A cruise that doesn’t allow children, therefore passengers are able to enjoy a more peaceful, and perhaps more romantic, holiday.
The back of the ship.
A cruise where you pay for meals, snacks, drinks, activities, entertainment, gratuities, travel and transfers upfront.
Read more: All-inclusive cruising: what you need to know.
When the ship is docked beside the pier or next to another ship.
The central passenger area on a cruise ship, similar to a hotel’s lobby. Here you’ll usually find the reception desk and purser’s desk.
The width of the ship at its widest point.
The compass direction from a ship to a particular destination, in degrees.
The bed in your cabin. Also refers to the dock or quay where a cruise ship ties up to the shore.
A luxurious elegant cruise aboard a small ship.
The front of the ship.
The elevated platform where the captain steers and navigates the ship.
A floating object in the sea used for marking a channel or highlighting a hazard, for example a reef. Smaller vessels can also be moored or tied to a buoy.
A crew member who is allocated to a cabin and will look after general daily tasks, such as unpacking a suitcase and booking dining reservations, as well as serving snacks and drinks.
The sleeping compartment or room on a cruise ship. Can also be referred to as a stateroom.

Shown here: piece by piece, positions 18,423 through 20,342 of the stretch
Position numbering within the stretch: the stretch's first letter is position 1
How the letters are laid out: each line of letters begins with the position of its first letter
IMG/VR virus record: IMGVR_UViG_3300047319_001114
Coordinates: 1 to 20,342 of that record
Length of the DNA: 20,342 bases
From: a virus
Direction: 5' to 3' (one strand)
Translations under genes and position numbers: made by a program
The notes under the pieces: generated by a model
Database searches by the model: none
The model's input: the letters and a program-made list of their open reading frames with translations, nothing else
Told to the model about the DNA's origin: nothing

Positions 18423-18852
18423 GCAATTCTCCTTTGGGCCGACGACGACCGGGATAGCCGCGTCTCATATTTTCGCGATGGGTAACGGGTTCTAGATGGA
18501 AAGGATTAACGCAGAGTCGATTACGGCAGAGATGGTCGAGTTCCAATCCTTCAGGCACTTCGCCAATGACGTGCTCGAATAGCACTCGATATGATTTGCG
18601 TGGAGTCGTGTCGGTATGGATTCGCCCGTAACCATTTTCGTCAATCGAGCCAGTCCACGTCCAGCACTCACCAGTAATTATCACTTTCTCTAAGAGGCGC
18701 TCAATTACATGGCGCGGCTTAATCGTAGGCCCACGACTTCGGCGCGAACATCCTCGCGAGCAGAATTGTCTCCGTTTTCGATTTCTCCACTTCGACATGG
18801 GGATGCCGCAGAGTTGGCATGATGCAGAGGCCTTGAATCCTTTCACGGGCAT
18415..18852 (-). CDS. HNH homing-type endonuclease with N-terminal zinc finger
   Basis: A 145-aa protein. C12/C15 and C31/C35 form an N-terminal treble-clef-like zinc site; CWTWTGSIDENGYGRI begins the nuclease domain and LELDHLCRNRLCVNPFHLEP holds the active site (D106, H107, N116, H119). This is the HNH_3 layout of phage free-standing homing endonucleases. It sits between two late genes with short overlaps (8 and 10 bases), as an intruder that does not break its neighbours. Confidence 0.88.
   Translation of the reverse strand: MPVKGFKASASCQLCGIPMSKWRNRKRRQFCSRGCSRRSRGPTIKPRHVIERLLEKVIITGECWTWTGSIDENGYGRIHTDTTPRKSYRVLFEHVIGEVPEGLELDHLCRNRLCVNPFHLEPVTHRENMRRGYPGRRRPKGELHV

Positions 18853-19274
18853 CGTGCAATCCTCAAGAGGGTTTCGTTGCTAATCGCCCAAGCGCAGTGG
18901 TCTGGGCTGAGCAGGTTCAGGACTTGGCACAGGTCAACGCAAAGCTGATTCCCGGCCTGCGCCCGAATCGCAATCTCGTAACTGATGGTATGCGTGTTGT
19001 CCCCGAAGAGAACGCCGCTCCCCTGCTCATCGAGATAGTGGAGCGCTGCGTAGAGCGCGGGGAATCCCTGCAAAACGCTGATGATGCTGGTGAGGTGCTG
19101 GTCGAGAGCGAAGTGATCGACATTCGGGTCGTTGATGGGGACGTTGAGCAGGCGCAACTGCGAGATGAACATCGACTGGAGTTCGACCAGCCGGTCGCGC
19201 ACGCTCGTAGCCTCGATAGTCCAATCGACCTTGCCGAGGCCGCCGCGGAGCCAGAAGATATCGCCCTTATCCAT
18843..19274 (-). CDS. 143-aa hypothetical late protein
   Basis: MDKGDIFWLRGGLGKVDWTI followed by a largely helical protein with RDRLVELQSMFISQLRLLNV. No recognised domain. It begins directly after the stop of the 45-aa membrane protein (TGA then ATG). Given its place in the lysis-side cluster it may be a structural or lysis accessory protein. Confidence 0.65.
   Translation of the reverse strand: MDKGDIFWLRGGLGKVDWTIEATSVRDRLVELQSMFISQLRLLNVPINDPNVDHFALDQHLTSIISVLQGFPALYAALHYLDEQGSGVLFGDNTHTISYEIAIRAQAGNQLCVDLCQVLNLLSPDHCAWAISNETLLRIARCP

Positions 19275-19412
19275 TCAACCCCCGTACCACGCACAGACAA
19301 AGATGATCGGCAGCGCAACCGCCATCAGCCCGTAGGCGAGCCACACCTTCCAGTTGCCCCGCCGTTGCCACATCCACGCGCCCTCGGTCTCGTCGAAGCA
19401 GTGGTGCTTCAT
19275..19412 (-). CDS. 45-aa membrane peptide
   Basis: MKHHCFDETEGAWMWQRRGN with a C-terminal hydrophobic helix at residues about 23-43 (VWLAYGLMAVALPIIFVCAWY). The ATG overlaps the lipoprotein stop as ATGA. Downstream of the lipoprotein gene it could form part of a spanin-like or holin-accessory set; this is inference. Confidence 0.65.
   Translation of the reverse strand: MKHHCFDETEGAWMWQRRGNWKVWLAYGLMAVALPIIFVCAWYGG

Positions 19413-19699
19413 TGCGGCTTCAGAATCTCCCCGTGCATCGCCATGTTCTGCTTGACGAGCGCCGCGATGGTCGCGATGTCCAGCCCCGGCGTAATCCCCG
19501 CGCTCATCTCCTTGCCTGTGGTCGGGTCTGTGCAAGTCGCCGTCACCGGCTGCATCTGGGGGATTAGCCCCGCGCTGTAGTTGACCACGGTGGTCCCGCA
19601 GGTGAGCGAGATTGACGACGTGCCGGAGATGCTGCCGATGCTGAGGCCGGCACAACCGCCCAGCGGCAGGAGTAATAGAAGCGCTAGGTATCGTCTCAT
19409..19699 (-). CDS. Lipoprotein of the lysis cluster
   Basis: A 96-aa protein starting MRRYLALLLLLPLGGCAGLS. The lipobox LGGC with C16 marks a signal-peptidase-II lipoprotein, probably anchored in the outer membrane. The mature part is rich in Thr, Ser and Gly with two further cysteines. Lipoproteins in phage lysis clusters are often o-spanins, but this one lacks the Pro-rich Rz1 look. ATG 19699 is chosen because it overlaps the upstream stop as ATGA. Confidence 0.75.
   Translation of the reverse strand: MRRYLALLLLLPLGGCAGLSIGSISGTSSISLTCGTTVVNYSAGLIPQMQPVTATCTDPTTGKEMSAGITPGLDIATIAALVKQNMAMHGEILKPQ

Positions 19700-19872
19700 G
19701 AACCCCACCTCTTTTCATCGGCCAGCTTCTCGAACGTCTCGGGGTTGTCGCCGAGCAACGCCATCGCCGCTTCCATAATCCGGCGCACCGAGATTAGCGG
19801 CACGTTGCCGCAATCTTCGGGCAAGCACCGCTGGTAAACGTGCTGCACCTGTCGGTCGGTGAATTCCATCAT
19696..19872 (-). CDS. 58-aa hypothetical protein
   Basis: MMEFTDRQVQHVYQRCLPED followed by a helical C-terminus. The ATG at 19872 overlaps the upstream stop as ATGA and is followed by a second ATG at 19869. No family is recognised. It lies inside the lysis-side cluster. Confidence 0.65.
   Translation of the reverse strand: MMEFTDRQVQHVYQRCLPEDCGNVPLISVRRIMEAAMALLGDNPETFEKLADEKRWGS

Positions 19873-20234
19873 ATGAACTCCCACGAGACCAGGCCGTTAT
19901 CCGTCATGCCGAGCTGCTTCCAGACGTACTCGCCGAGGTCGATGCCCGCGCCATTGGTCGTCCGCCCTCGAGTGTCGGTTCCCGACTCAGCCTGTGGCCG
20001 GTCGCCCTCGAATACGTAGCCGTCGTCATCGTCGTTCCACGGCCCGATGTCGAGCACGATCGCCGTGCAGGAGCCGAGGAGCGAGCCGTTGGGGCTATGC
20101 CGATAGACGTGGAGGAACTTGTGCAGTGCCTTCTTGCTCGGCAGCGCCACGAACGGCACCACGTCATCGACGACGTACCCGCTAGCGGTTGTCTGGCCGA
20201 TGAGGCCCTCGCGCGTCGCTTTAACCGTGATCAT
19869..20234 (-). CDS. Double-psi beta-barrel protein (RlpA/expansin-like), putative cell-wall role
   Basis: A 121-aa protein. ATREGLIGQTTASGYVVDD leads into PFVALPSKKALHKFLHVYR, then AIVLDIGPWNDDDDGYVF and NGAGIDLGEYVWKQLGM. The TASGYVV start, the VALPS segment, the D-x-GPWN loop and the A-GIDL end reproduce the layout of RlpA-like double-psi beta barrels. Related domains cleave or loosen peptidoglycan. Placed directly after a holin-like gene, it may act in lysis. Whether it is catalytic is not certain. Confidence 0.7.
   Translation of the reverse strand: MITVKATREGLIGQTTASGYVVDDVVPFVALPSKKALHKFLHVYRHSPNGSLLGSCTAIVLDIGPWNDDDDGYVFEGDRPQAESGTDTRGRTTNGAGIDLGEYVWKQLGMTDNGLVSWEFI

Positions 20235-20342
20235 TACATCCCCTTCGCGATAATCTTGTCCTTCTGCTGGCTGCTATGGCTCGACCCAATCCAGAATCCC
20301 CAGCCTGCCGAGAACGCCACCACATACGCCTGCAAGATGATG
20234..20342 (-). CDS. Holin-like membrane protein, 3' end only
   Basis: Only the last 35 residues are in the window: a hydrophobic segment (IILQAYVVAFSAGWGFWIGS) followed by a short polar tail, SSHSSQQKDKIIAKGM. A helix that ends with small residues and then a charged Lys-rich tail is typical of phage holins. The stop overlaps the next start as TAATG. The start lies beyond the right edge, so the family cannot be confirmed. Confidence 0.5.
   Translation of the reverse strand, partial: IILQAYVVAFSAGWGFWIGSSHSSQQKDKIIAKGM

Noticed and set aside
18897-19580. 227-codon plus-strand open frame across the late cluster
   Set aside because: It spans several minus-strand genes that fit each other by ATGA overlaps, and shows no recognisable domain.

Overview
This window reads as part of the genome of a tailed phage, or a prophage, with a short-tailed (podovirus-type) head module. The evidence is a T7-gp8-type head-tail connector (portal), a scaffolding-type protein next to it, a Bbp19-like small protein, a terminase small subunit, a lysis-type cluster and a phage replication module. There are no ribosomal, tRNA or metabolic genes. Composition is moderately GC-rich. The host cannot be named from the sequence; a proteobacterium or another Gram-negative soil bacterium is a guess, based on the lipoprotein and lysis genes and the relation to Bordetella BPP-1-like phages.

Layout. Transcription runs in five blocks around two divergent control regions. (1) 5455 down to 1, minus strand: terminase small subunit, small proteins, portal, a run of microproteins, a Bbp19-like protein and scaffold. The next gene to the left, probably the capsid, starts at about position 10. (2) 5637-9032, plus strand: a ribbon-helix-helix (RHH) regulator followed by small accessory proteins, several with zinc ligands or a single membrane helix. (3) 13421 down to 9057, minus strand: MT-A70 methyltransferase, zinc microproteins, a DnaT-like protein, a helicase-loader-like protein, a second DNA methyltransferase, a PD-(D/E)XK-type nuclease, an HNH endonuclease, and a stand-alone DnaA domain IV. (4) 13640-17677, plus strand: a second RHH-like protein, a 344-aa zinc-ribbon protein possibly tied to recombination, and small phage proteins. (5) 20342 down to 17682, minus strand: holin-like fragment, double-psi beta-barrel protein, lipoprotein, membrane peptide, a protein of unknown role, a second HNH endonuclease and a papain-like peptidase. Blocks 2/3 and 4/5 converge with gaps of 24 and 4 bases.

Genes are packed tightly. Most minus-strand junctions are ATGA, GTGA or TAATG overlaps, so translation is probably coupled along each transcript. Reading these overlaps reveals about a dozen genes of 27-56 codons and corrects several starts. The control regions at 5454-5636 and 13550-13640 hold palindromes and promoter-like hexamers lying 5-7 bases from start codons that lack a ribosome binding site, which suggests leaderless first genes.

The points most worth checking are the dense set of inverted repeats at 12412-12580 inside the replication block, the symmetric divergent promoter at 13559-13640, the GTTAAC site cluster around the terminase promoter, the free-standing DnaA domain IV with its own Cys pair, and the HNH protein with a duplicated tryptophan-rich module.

A crew member who cleans and looks after the housekeeping of your room.
The number of passengers that can be accommodated on a ship.
The person in charge of a cruise ship, responsible for steering the ship and giving directions to all other members of the crew.
To release a ship for its mooring.
A cruise that stays close to dry land.
The direction in which a ship is heading.
Crew to passenger ratio
The total number of passengers divided by the number of crew members.
The crew member who is responsible for all the ship’s activities and entertainment. Often acts as the emcee at events.
The floor of the ship. A deck plan will show passengers what they can find on each floor of the ship.
The process of leaving a cruise ship at the end of the voyage.
A berth or quay where a cruise ship ties up to the shore.
Two people sharing one cabin, whether in a double or twin room. Most cruise fares are based on double occupancy.
A selection of alcohol and soft drink bundles, available to buy upfront as an extra.
The process of boarding a cruise ship at the start of the voyage.
Read more: Cruise embarkation: what you need to know about boarding a cruise ship.
A cruise usually on a small ship, often with an ice-strengthened hull, which takes passengers off the beaten track. Hosted by expedition leaders and expert lecturers. Also known as an adventure cruise.
A number of ships operating under the same ownership.
Towards the front or bow of a cruise ship.
The kitchen on a ship.
The ramp or staircase from the ship to the quay or pier used by passengers to get on and off the ship.
A tip. Sometimes included in the price of a cruise.
A type of cruise fare where a passenger books a specific grade of accommodation but is not given a specific room number. If that cabin category sells out, passengers may be given a cabin upgrade.